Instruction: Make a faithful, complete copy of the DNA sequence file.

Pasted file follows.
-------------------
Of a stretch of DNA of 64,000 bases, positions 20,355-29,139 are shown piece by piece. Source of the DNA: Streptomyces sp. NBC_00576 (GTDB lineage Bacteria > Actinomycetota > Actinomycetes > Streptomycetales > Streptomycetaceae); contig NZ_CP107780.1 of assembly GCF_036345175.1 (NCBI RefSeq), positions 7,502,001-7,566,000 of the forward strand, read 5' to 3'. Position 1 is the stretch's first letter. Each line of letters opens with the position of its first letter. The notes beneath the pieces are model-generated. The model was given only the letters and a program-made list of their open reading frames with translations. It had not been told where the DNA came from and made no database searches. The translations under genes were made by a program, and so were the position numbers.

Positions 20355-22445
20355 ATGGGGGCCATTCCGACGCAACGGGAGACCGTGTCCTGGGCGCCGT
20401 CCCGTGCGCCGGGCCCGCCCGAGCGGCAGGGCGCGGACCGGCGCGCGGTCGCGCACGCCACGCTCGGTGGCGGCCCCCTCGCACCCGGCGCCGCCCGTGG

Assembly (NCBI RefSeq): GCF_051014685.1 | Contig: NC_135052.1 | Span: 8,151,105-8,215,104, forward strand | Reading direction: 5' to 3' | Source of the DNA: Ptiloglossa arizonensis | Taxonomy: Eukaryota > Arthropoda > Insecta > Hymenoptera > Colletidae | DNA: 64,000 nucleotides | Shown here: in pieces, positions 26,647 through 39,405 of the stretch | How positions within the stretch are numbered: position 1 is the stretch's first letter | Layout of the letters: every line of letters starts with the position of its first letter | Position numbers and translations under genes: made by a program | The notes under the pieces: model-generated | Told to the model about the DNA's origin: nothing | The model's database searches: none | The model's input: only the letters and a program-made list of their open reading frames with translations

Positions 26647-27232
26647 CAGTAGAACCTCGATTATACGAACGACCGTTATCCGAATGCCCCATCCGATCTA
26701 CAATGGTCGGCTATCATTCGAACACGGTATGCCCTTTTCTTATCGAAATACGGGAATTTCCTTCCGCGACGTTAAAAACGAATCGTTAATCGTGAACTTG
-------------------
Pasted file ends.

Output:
Of a stretch of DNA of 64,000 bases, positions 20,355-29,139 are shown piece by piece. Source of the DNA: Streptomyces sp. NBC_00576 (GTDB lineage Bacteria > Actinomycetota > Actinomycetes > Streptomycetales > Streptomycetaceae); contig NZ_CP107780.1 of assembly GCF_036345175.1 (NCBI RefSeq), positions 7,502,001-7,566,000 of the forward strand, read 5' to 3'. Position 1 is the stretch's first letter. Each line of letters opens with the position of its first letter. The notes beneath the pieces are model-generated. The model was given only the letters and a program-made list of their open reading frames with translations. It had not been told where the DNA came from and made no database searches. The translations under genes were made by a program, and so were the position numbers.

Positions 20355-22445
20355 ATGGGGGCCATTCCGACGCAACGGGAGACCGTGTCCTGGGCGCCGT
20401 CCCGTGCGCCGGGCCCGCCCGAGCGGCAGGGCGCGGACCGGCGCGCGGTCGCGCACGCCACGCTCGGTGGCGGCCCCCTCGCACCCGGCGCCGCCCGTGG

Assembly (NCBI RefSeq): GCF_051014685.1 | Contig: NC_135052.1 | Span: 8,151,105-8,215,104, forward strand | Reading direction: 5' to 3' | Source of the DNA: Ptiloglossa arizonensis | Taxonomy: Eukaryota > Arthropoda > Insecta > Hymenoptera > Colletidae | DNA: 64,000 nucleotides | Shown here: in pieces, positions 26,647 through 39,405 of the stretch | How positions within the stretch are numbered: position 1 is the stretch's first letter | Layout of the letters: every line of letters starts with the position of its first letter | Position numbers and translations under genes: made by a program | The notes under the pieces: model-generated | Told to the model about the DNA's origin: nothing | The model's database searches: none | The model's input: only the letters and a program-made list of their open reading frames with translations

Positions 26647-27232
26647 CAGTAGAACCTCGATTATACGAACGACCGTTATCCGAATGCCCCATCCGATCTA
26701 CAATGGTCGGCTATCATTCGAACACGGTATGCCCTTTTCTTATCGAAATACGGGAATTTCCTTCCGCGACGTTAAAAACGAATCGTTAATCGTGAACTTG